The 7th International Urban Sketching Symposium kicked off on the Wednesday evening with a big gathering at Manchester Town Hall in a huge, wonderful room that was not unlike the Great Hall at Hogwarts, but more ornate and elaborate. I didn’t however take any photos or do any sketching, busy as I was meeting with old friends and chatting away. I did got for dinner afterwards and sketched there but I will post all the ‘dinnertime’ sketches separately I think. I’d like now to dive into the Symposium itself – above is a quick sketch I did of the first morning introduction session, with Simone Ridyard, Elizabeth Alley and Omar Jaramillo there. It was time to go and sketch, and my first workshop was one I was really looking forward to: “Cars in the City“, with Lapin and Gerard Michel.
Yes indeed. I’ve known Lapin and Gerard since the first Symposium (though have followed their work since the start of Urban Sketchers), both have very different approaches but have a big love of drawing cars, especially classic vehicles. This workshop of course was originally to be co-taught with Florian Afflerbach, the great sketcher of cars who sadly passed away earlier this year. I took a workshop Gerard and Florian co-taught in Lisbon, teaching me a lot about perspective. While this workshop was not necessarily about large scenes and mastering vanishing points, the workshop did focus very much on how the eye perceives the world based on our distance from what we are sketching, and Lapin and Gerard did a good job of showing us what they mean.
Our first assignment was to sketch a car from a distance of about a metre or so, maybe a little more. The view of the car would be more typical, and they gave us an example of how to work out the shape using simple boxes. My first car happened to be a Mercedes, and I drew in pencil (thinking again of Florian), keeping a little way back from the car, crouched, as it looked very much like it might rain. Oh and by the way it certainly did rain.
So we found a car-park not too far away which was sheltered beneath an overpass, and sketched in there. Lapin asked us to sit very close to the car we wanted to sketch – the closer you sit, the more warped the perspective would start to look. This is a good rule for perspective – you position matters enormously, and even slight changes to your position can alter the perspective of what you are drawing immensely. I found a blue Ford Focus – hardly a beautiful car but still attractive for the sketch’s purpose. I drew my reflection in it and also changed the number plate to something more fitting the Symposium. Lapin came and said, sit even closer! I was pretty close, but still two feet or so out – he suggested going right up to the car, and seeing what happened. His suggestion to the class was that we don’t think about perspective rules, rather, just see what is in front of you as a series of shapes, and draw the shapes, letting the picture unfold itself. For my next car then I chose a Rover 400 (below), a more classic British brand, and sat right up to the headlight.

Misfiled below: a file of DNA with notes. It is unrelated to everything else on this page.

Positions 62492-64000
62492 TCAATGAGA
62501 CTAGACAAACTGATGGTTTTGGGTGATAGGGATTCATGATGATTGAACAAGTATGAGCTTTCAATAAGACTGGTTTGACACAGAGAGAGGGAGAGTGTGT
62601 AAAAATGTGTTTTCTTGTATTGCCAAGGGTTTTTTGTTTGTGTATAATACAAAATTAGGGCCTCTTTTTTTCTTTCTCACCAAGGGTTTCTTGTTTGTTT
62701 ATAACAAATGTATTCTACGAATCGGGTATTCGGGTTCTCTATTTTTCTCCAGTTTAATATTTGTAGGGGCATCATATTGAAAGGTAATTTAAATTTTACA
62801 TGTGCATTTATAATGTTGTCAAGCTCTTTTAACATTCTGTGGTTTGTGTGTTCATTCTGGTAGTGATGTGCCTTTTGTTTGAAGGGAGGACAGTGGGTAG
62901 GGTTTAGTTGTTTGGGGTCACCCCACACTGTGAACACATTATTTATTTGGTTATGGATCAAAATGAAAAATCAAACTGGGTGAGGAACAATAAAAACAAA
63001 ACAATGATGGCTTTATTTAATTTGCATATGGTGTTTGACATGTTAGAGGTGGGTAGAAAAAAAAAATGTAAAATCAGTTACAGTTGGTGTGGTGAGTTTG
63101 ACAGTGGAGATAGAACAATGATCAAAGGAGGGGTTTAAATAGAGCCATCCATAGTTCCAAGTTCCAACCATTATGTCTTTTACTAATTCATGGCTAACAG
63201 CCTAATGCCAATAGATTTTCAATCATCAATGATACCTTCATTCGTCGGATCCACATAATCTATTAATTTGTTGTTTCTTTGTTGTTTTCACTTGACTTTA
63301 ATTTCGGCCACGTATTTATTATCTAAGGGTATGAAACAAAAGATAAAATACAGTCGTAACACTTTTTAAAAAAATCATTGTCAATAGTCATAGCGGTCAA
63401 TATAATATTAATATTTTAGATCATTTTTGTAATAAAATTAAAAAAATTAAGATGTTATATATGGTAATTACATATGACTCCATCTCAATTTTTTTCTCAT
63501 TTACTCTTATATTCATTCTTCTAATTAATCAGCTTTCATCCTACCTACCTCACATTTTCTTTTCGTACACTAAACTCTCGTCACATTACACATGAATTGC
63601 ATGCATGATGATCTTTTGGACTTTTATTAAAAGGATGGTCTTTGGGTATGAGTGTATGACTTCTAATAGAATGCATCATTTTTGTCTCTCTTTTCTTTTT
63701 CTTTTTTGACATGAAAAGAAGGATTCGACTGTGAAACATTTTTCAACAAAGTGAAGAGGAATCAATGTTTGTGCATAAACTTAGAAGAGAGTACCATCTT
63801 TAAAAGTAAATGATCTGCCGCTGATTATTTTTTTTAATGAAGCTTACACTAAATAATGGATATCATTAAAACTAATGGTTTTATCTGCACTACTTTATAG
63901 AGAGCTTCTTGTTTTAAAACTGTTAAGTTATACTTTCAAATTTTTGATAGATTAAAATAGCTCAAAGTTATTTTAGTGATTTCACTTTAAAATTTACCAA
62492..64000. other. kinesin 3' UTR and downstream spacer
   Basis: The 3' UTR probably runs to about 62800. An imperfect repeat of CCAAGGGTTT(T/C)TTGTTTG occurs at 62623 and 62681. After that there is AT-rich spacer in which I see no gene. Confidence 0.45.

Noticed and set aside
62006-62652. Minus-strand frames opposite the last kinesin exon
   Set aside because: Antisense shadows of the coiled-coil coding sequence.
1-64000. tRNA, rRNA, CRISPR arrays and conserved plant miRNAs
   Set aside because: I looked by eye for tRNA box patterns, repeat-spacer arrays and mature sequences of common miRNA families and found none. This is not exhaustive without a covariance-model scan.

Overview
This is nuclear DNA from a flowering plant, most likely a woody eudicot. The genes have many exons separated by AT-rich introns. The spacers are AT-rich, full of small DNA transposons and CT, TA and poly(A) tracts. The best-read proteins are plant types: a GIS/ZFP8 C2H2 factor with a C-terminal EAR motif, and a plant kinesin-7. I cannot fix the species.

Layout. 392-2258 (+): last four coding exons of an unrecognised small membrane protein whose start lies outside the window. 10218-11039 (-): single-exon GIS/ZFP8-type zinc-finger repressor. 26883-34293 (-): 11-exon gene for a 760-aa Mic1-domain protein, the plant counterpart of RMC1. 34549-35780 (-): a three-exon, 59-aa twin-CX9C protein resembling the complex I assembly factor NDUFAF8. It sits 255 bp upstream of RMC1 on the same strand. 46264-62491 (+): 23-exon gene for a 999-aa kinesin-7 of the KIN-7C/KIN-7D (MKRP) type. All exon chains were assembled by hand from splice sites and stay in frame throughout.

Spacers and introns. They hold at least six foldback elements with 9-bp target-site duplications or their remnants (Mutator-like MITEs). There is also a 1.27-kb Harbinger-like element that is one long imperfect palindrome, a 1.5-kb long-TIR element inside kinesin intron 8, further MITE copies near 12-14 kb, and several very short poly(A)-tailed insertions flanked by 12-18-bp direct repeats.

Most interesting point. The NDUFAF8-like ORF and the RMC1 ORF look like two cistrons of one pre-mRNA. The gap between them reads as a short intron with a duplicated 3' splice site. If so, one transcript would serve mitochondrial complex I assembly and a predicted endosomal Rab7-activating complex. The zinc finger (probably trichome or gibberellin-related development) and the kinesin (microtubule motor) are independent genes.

Well I think you can see the difference! Immediately everything bends that bit more, yet the sketch really starts to pop out. This is something I would like to try a bit more. We ran out of time before I could add colour, and we had a little gathering to discuss what we had learned, but the parking attendant in charge of the car-park came along and booted us out; I guess the car park is private property, but it was good shelter from the rain. We moved along to a spot around the corner for the final part of the workshop, drawing cars with the city around them. This was very much Gerard’s part of the class and he showed us some examples; including the cars in the foreground of the sketches helped to add depth but also some foreground anchor to help understand the perspective of the scene. there was a nice spot away from the rain next to an office block, showing a clear view of Manchester’s skyline (thanks to a building having been demolished, I believe it was something to do with the BBC). We did go into the building and ask permission to sit beneath it and sketch, and they were fine with it. It was a very interesting view, with the Palace Hotel there, but oh so rainy.
Key points I took away:
- Your perspective of an object curves dramatically as you get closer to it
- Use box shapes often helps figure out the car’s overall shape
- Draw the scene as the shapes you see and the perspective often figures itself out
- Manchester really is quite rainy
6 thoughts on “Cars in the City (with Lapin and Gerard Michel)”
Sounds like a great symposium. I love the sense of depth in your sketches. They are absolutely beautiful!
Cheers! It was a good symposium, really well organized this year and Manchester was a fun city to sketch. Despite the rain!
Really good work! What do you charge???? Have you ever done logos before? Michele Morton
That’s sooo cool! Love the ink. My favorite to work with too.
“Master car thieves posing as urban sketchers make off with dozens of classic cars”
I can see the headline now!
Fab work as always.